The original inhabitants were naturally drawn to the enormous expanse of the valley. Elijah McCallister laid claim to all the acreage that was Roam not too long after its founding. Other original settlers were granted parcels of land as the first crop of mulberry trees were planted and silk production began. Americanization further expanded in the area after completion of the transcontinental railroad and its connection to points beyond.

The exact derivation of the name Roam is uncertain, but could possibly relate to the artesian well and its parklike grounds once located at the current intersection of Artesia and Mullberry Blvd. (formerly Grand Silk Ave.).

Rare first edition of Elijah McCallisters "A Life Of Silk." Click to view larger.

The Roam Historical Society is a non-profit (501 c3) organization of individuals and institutions who are concerned with and working for the preservation of their community's heritage. The Society believes that this legacy must not be lost and does in fact provide the basis and continuity for all aspects of community growth.

Contact the Society if you would like to receive an informational glossy brochure. Pictured below are some of the photos you will find in our illustrated story book on the history of Roam. All of the historical photos can also be found on our Photo Album page. Be sure to check out the information about touring the Elijah McCallister Estate and the Silk Worm Hot House, along with how you can support the Historical Society by becoming a member.

Replica Pocket Watch

You can own a timeless piece of history. We now offer this lovely replica watch modeled after the original in our collection.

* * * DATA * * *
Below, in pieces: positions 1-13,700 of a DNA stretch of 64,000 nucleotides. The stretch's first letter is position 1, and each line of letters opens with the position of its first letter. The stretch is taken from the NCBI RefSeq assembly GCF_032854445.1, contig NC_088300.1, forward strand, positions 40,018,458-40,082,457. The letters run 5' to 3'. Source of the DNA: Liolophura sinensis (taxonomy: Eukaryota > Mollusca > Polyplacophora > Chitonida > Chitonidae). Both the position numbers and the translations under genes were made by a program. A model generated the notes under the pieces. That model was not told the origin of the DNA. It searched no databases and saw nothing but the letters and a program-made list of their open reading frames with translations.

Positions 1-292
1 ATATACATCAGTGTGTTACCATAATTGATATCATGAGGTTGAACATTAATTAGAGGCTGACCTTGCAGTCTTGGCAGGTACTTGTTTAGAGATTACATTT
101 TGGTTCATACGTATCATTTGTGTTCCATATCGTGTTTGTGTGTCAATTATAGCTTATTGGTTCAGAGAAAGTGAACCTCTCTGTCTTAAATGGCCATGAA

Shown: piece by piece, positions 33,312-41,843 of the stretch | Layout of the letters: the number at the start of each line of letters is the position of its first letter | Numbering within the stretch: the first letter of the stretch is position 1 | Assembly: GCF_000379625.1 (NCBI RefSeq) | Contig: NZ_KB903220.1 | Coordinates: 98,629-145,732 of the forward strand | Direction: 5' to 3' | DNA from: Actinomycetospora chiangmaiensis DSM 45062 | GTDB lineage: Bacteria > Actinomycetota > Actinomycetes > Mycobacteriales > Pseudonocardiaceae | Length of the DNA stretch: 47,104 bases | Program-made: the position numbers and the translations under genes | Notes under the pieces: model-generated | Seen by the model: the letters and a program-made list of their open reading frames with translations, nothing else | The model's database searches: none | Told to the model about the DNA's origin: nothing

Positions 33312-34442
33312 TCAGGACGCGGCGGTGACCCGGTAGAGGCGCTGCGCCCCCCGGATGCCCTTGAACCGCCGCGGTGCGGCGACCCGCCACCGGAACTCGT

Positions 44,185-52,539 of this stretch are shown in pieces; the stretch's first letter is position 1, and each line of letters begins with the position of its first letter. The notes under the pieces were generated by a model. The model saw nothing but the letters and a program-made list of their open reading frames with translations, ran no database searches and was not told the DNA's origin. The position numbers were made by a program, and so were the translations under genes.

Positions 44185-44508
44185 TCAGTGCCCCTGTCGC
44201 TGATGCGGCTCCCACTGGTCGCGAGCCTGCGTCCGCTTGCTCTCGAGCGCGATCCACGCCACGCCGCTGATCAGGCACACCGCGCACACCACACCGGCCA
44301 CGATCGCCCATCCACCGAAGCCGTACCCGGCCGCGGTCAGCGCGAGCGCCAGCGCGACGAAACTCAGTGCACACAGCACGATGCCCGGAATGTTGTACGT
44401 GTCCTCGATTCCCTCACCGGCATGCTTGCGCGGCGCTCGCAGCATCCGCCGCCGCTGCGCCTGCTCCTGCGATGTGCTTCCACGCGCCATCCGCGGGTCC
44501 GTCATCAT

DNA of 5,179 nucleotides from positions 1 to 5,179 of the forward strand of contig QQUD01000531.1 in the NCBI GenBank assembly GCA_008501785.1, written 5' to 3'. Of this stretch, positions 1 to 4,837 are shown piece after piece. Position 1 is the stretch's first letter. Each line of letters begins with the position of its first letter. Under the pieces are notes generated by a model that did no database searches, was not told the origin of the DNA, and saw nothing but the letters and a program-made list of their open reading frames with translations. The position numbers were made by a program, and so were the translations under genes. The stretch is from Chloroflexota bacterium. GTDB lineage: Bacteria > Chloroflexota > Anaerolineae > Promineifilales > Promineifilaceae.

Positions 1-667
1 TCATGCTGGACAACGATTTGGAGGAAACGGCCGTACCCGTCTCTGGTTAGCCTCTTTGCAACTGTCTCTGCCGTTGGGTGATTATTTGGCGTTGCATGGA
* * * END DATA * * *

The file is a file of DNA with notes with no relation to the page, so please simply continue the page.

The history of Roam is revealed in this rare original set of period postcards. Click on any card to see them larger.

The "Roam Silk Rag" put Roam in the hearts of Americans.
Click on the image below to see this original first-edition printing larger.

Oh! Susanna, Dixie, The Camptown Races, Buffalo Gals, and The Roam Silk Rag are but a few of the very popular songs known from the minstrel era. It is the music which is the source of bluegrass, country and old-time music of today as mentioned in the book, "Bluegrass Breakdown" by Robert Cantwell. Minstrel music itself is composed of Celtic music and Afro American music technique. Minstrel music was established in the late 1830s with the development of the five-string banjo by Joel Sweeney of Appomattox Court House, Virginia. This new form of music became very popular as the performers, working usually in pairs, toured from town to town or traveled with the circus. In the 19th century, Dan Emmett's "Virginia Minstrels" performed the first minstrel show with banjo, fiddle, bones, and tambourine. From this point, "minstrel mania" swept the nation as hundreds of minstrel troupes toured throughout the country. Roam Silk Rag was among the songs performed by this troupe.

The banjo was the foundation of the minstrel show, and was always played with the back of the fingernail in the "stroke" or "banjo" style. Today, a simplified version is called "frailing or "clawhammer". The banjo went to California with the forty-niners and out west with the cowboys. After the Civil War, soldiers returning to the mountains brought the banjo and minstrel music back with them where it was preserved.

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